My dad was an artist, too, and I have been around art supplies and color all of my life. I am often asked what is my favorite color. That is like asking a young mother who is her favorite child. I love every single color–each in its own way.
Rootin Tootin Red – Red is a loud, bold, get-out-of-bed, wake-up-and-smell-the-coffee color for me. To me, it screams, “Twist and Shout!”
When some people see red, they think, “Stop Signs, Whoa! Beware! Red, you’re too hot for me.”
But when I see red, I think, “Fiesta! Red, you’re the flush of life.”
Sunny Summer Yellow – When it moves toward the orange side of the color wheel, yellow is a warm, sunflower color. When I think about golden yellow, I think about beach parties in August and dancing on the hot, summer sands. It’s odd that on the stoplight, yellow is the signal for caution and slowing down. For me, yellow is, “Get ready, get set, Go.”
When yellow moves toward green, I see an earth that whispers, “Spring.”
I see the buds that form on limbs and shoots of grass and flower stems. The orangey yellow warms the ground, and the greenish-yellow grows.
Now, green itself is a woodland deep and luscious leaves where fairies sleep. Green is where the rabbits run and where the forest blocks the sun. Green is the cool on a hot, summer day–the place where the angels play.
And blue is how they pray.
I could move through every color, saying what I specifically like about each one. Suffice it to say, however, that each color sings to me in its own special way, and when I see all of the colors working together, I hear a symphony. That’s the way that I feel about the ethnicities of people, too.
As I mentioned yesterday, I work part-time as my library’s children’s librarian. Last week, our library had a Cinco de Mayo party for the children in our area. The community where I live now is very diverse. Young professionals from all over the world live here and work. When I looked around at our Cinco de Mayo party, I did not see any Mexican children, but there was a child whose family moved here this year from China. He is about 3-years-old and speaks no English at all. There was another child whose family recently moved here from Greece. He speaks broken English. There were sisters who moved here from Korea. They speak no English, and I have children whose parents moved here from Ireland. My friend is a retired Spanish teacher, but she is Jewish and her niece and nephew live in Israel. She led the program. I may as well be from a different county, I moved to the Jersey Shore from the South.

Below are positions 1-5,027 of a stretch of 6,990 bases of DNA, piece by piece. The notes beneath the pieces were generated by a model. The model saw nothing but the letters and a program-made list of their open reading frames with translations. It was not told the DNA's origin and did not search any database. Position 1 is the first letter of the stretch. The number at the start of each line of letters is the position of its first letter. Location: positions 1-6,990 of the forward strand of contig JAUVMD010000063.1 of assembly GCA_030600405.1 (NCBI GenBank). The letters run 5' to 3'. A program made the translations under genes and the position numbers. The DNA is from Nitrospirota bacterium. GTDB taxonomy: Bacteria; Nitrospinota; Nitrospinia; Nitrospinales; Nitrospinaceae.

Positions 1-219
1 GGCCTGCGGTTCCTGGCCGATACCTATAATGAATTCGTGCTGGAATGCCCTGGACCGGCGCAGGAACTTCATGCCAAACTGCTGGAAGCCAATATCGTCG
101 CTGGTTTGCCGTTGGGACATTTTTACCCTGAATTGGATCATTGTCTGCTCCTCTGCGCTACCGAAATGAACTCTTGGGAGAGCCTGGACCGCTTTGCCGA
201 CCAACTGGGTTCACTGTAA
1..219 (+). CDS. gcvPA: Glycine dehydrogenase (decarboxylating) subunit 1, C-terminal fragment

I also always have children at my library programs whose grandparents still live in India. They can speak both English and their native languages, and I even babysit for an Indian family. I eat with this Indian family and have tea with them quite often. From my Indian family, I have learned to see arranged marriage in a different light, and I have learned how to cook a few Indian dishes. Tonight, I babysat the house while the cleaners were there and the family had to be gone to a game. Before the family went out the door, they started a movie for me to watch. The children thought that it was a scary movie and before they left, the little 5-year-old boy got a warm, fuzzy blanket and tucked me in. He didn’t want me to be frightened and alone. Americans don’t have a patent on love and nurturing and caring.
Yesterday, I went to get gas in my car and after the tank was filled, the service attendant asked me if $25.95 was okay with me. [New Jersey still has service station attendants who pump our gas]. I chuckled and said, “No, but I don’t know which gallon of gas that I want you to suck back out of the tank.”
Of course, I was kidding, but as I began writing my post today, I thought about the place where I live now. I thought about all of the different types of people that I have gotten to know. If someone asked which child that is part of my work now that I’d be willing to do without, I would not be able to make that choice.
Like the colors of the rainbow, the children that I work with now are all special to me. Each child sings his own song and all together, they make a special kind of place that I have learned to know as home.
©Jacki Kellum May 10, 2016